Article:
Forge, 2016 (2016)
Hardcover, Softcover, e-Book
Reviewed by Hilary Williamson
ere's a delightful and an unusual love story, and not because the lovers are both women. Katie Lynch's
takes us deep into the culture, community life and familial interactions of New York City's Chinatown, while addressing intriguing topics, ranging from the production of fortune cookie sayings to
and stem cell research.
he Jane of the title is half-Chinese Jane Morrow who is on leave from university where she studied poetry until her beloved adviser died suddenly and much too young. Now she stays in Chinatown with her aunt and uncle, sharing a room with her delightfully precocious young cousin Minette (a crusader for social justice), and inventing sayings to assist with her uncle's business, a fortune cookie factory. From the desk where she writes, Jane looks down on the dumpling restaurant across the street, which is where she spies
The Goddess in Glasses
utton St. James is a medical student, facing a difficult decision in the near future - to pursue the surgical residency desired by her famed father (a former Surgeon General) or follow her heart to study stem cell research in Europe, in the hope that said research might eventually give relief to many terrible ailments, including the multiple sclerosis suffered by her mother. Minette facilitates their coming together, even though Sutton resists a relationship, knowing that she is unlikely to be in New York for very much longer.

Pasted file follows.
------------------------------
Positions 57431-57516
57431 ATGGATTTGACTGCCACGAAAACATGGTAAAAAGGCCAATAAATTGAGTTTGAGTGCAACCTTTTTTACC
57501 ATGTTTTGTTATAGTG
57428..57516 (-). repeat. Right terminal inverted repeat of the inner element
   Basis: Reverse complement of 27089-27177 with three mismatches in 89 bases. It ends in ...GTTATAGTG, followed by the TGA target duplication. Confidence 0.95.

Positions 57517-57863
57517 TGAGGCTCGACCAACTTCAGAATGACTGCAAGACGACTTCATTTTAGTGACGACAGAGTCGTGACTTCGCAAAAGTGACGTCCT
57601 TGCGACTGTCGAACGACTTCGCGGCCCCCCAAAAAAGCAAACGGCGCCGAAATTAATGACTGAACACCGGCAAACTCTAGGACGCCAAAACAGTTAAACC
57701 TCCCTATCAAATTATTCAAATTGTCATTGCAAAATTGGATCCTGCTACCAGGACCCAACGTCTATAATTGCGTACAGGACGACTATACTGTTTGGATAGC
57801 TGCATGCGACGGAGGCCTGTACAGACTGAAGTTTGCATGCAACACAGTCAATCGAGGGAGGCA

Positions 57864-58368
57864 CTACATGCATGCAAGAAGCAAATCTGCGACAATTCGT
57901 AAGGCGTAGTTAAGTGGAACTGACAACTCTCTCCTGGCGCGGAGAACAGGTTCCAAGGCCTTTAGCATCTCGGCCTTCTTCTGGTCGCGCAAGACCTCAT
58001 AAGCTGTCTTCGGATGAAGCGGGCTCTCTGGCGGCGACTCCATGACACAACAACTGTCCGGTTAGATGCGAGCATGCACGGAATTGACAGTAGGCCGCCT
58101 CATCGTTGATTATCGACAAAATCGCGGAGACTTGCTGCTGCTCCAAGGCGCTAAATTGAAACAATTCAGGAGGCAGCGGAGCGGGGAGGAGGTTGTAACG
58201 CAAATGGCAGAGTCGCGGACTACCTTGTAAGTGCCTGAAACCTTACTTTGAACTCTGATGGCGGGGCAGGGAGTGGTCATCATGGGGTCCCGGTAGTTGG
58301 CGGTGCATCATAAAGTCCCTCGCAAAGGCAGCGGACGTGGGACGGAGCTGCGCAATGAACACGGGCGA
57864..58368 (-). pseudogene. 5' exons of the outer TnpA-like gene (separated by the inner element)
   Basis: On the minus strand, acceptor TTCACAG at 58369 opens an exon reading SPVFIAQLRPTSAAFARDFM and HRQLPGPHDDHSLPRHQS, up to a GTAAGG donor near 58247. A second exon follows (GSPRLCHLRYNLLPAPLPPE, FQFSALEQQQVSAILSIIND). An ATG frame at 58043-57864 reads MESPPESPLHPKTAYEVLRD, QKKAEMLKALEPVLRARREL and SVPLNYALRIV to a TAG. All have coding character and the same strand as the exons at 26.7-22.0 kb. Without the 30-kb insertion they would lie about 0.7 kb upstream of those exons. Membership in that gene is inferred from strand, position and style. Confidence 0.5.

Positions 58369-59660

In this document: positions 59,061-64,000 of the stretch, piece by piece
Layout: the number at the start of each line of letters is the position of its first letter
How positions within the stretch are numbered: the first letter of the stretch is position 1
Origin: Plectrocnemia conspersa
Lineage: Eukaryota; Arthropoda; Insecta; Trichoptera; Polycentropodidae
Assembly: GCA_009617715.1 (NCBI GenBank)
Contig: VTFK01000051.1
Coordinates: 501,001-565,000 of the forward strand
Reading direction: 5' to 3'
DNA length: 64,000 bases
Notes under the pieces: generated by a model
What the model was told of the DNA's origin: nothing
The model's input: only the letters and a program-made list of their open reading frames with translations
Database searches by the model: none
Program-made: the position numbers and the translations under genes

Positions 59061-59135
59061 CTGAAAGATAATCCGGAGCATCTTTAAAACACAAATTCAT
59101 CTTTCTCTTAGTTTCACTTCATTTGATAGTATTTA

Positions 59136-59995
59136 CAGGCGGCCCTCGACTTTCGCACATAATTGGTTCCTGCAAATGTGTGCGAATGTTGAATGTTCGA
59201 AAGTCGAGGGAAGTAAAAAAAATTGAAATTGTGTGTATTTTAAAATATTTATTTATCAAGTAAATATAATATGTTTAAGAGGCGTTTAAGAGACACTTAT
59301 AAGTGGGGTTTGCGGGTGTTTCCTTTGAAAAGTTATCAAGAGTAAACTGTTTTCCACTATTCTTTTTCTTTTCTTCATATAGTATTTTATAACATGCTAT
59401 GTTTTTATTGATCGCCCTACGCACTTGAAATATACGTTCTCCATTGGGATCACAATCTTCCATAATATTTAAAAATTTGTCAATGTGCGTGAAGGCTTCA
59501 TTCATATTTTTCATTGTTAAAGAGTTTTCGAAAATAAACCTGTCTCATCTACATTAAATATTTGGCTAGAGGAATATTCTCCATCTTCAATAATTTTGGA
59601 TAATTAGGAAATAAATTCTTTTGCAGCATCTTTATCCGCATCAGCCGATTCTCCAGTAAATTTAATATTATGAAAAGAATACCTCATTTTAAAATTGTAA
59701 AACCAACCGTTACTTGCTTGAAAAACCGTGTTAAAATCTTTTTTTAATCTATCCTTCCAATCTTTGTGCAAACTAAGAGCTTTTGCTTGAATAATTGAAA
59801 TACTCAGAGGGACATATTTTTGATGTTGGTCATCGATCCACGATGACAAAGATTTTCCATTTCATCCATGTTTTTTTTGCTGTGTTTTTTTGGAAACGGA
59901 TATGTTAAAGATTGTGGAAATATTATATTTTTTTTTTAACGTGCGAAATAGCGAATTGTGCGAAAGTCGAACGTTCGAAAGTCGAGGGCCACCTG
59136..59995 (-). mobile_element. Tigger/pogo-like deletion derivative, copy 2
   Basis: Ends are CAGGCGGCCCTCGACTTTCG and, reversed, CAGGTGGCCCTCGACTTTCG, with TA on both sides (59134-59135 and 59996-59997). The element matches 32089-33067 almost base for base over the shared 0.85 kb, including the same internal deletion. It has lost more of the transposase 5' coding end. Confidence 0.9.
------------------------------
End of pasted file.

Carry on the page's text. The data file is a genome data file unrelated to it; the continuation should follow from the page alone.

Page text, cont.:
t's a sweet story (and if you enjoy Chinese food, it will have you salivating). I enjoyed it very much even though Sutton's nasty dad was just a bit too much of a rotter to be really credible.
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